“It was a very tough time for me. I still can’t tell why it went this way but I can look at myself in the mirror and say that I tried as much as I could. I sought to talk to him as well but never really got an answer. Only the manager can say why he didn’t want me,” the Bayern man said of his time in the Midlands.
Thus, with the highly-rated Stuttgart academy product's career seemingly destined to join Alexandre Pato and co. in the 'what could've been' category, Gnabry earned his big break at the 2016 summer Olympics, in which he finished the tournament as leading scorer with six strikes.
His supreme talent hadn't diminished by any means. The then 21-year-old just needed to find a welcoming home to excel. Step forward, Werder Bremen.
€5m was all that was required to sign the German after he rejected a contract extension at Arsenal, and teaming up with progressive coach Alexander Nouri - who succeeded Viktor Skripnik - proved a match made in heaven. He was the key spoke in an exuberant Werder side and despite enduring further injury woes, he finished the 2016/17 season with 11 goals and two assists.
His bright campaign was enough for German football monopolisers Bayern to take a shot on him, signing Gnabry in a deal just shy of €8m. As bargains go...
However, his journey to Bavaria had one final stopover with a loan move to Hoffenheim for the 2017/18 season where Gnabry's development was boosted by the work of 'Menschenfänger’ Julian Nagelsmann.
In an enticing 3-1-4-2 set-up, Gnabry was part of a midfield that was crucial in all phases. Their main role was to push wide, create overloads on the flanks and exploit opposition defences via combinations. And with a player as jet-heeled as Gnabry, it was a perfect tactical fit. The additional space created for him by his teammates’ astute movement granted him greater freedom to weave his magic and Gnabry evolved into a transitional powerhouse under Nagelsmann, while his capacity to fulfil a number of roles enticed the generational German boss.
His 17 goal contributions in just 22 Bundesliga appearances highlight the impact Gnabry had on Nagelsmann's Hoffenheim. He was an invaluable asset as they secured their maiden appearance in the Champions League group stage following a third-place finish.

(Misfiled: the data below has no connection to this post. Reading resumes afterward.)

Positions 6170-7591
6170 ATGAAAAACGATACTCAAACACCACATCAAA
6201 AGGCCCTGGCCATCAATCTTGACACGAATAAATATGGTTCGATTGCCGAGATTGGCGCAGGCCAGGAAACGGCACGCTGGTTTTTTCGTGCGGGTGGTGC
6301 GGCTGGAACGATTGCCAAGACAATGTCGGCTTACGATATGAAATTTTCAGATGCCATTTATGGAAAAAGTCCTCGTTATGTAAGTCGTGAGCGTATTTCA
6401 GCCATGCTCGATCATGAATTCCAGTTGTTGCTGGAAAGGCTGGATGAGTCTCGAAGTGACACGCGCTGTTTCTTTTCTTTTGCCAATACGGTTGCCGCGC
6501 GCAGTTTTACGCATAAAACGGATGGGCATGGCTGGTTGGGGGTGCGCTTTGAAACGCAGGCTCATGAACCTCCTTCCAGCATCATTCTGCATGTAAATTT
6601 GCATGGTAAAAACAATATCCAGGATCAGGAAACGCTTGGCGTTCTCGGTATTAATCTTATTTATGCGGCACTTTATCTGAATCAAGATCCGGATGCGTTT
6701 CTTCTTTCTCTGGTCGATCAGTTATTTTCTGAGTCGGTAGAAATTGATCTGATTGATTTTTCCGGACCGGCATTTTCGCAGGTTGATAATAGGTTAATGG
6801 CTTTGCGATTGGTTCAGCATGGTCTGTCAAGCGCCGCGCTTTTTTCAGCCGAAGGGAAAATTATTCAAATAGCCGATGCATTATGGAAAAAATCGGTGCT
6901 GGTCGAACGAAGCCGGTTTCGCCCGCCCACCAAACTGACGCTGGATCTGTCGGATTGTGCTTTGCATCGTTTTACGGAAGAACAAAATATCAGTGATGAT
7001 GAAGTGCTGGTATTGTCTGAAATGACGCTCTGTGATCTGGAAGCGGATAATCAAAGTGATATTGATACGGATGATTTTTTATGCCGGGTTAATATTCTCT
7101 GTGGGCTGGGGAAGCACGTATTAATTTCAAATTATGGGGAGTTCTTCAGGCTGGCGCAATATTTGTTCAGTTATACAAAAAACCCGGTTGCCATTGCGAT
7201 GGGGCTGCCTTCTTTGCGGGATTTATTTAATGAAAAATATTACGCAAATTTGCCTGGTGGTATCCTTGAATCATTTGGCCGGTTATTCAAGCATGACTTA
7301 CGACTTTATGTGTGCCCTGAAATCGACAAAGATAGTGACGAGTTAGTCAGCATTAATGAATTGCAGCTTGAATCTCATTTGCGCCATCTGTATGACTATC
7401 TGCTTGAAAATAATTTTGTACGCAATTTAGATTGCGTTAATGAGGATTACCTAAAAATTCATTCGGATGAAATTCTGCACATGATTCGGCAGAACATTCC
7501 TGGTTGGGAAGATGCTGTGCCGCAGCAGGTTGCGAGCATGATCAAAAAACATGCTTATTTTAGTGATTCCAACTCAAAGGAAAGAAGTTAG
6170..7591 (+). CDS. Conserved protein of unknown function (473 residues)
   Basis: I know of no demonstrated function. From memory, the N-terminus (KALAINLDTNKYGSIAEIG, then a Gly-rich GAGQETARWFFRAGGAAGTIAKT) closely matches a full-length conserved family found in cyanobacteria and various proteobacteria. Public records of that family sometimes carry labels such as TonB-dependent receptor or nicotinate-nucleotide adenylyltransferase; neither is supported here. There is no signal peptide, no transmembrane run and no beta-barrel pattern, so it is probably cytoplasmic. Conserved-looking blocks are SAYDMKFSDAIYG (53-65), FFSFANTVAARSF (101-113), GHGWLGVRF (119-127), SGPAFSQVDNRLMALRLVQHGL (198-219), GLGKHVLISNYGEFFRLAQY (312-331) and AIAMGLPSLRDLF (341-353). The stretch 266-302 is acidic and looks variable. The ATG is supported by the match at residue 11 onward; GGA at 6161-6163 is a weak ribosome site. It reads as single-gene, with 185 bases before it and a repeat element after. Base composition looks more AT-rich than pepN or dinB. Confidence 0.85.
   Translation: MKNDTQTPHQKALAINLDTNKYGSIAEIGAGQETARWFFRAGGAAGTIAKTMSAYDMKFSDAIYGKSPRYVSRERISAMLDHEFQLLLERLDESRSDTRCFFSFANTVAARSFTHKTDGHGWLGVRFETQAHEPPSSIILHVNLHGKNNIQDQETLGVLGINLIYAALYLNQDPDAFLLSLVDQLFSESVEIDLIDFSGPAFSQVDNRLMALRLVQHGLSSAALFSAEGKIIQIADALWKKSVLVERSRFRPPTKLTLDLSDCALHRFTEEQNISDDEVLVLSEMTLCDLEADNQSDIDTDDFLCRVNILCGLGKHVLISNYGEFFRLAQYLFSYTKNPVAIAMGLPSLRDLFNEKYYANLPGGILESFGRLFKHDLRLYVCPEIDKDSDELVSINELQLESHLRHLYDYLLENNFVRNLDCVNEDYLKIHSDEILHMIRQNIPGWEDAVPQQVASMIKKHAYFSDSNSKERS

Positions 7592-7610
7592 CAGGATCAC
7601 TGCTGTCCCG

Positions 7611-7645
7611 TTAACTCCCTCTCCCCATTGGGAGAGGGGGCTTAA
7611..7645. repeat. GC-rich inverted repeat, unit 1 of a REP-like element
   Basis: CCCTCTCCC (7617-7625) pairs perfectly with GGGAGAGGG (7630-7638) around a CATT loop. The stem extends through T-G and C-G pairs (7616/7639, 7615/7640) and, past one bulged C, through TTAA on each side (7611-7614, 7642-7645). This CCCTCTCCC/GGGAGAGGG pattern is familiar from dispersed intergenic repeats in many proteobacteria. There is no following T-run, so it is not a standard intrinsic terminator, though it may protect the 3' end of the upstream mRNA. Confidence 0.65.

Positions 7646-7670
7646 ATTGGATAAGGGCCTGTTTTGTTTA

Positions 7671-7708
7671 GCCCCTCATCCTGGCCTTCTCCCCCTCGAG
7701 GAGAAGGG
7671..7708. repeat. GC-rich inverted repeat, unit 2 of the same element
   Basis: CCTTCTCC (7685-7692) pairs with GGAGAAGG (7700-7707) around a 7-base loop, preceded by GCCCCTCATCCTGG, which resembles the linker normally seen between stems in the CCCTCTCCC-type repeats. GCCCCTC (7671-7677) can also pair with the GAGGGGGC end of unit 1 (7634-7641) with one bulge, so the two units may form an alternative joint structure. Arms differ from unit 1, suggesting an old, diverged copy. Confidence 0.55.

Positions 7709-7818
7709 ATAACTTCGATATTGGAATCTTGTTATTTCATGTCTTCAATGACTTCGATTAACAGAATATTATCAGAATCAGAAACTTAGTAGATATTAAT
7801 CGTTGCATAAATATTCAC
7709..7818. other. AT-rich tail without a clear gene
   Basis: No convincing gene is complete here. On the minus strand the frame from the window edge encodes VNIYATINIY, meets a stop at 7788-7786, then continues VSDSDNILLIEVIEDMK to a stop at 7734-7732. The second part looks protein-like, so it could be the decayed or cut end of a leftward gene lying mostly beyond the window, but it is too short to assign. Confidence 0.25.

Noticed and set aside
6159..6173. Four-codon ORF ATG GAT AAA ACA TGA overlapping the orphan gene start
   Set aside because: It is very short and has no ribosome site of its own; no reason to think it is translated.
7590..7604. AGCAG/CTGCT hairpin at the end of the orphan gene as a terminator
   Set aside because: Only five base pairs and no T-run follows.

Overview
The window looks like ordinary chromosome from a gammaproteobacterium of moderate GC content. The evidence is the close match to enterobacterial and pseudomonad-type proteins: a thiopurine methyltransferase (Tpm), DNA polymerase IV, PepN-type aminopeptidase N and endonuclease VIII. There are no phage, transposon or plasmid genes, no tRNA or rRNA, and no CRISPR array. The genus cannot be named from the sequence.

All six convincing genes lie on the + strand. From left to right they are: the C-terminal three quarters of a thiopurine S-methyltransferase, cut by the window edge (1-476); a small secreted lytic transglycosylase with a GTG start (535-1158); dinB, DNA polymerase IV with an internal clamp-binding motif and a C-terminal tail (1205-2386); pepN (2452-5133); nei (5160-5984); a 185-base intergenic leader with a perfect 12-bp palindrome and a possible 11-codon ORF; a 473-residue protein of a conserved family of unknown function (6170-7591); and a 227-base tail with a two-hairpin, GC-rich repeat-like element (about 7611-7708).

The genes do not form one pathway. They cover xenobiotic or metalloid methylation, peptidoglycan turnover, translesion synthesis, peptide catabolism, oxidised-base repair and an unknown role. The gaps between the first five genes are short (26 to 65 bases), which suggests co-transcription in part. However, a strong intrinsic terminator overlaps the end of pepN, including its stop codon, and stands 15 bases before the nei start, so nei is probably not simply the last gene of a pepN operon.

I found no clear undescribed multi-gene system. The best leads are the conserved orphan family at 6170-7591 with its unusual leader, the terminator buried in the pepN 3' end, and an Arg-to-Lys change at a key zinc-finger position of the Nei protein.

With his stock at an all-time high, his return to Bayern couldn't have been timed better.
Following the respective departures of the 'Robbery' double act, Die Roten was at the start of a new era under recently appointed head coach Niko Kovac. There was a heavy burden on Gnabry to shine from the get-go, but boy did he deliver as his 22 goal contributions in all competitions lifted Bayern to another domestic double - winning the club's Player of the Season award in the process.
And despite being one of the few Bayern stars to shine under the pragmatic Kovac, Gnabry's continued to evolve under Hansi Flick with Die Roten already bagging the Bundesliga title and DfB-Pokal crown amid their charge for the treble this term.
The versatility which he's shown off throughout his career is exceptional; the German can play off both flanks at ease, while his ambidexterity and frightening explosiveness make him an unpredictable and incredibly dangerous proposition for defenders. He's almost unstoppable at times.
His two London conquests were no mere anomalies in a stuttering career, but instead two watershed moments on his way to stardom.
Serge Gnabry's not only set to be pivotal in defining the new era for Bayern and the German national team, but he may well prove to be the finest German talent of his generation when it's all said and done.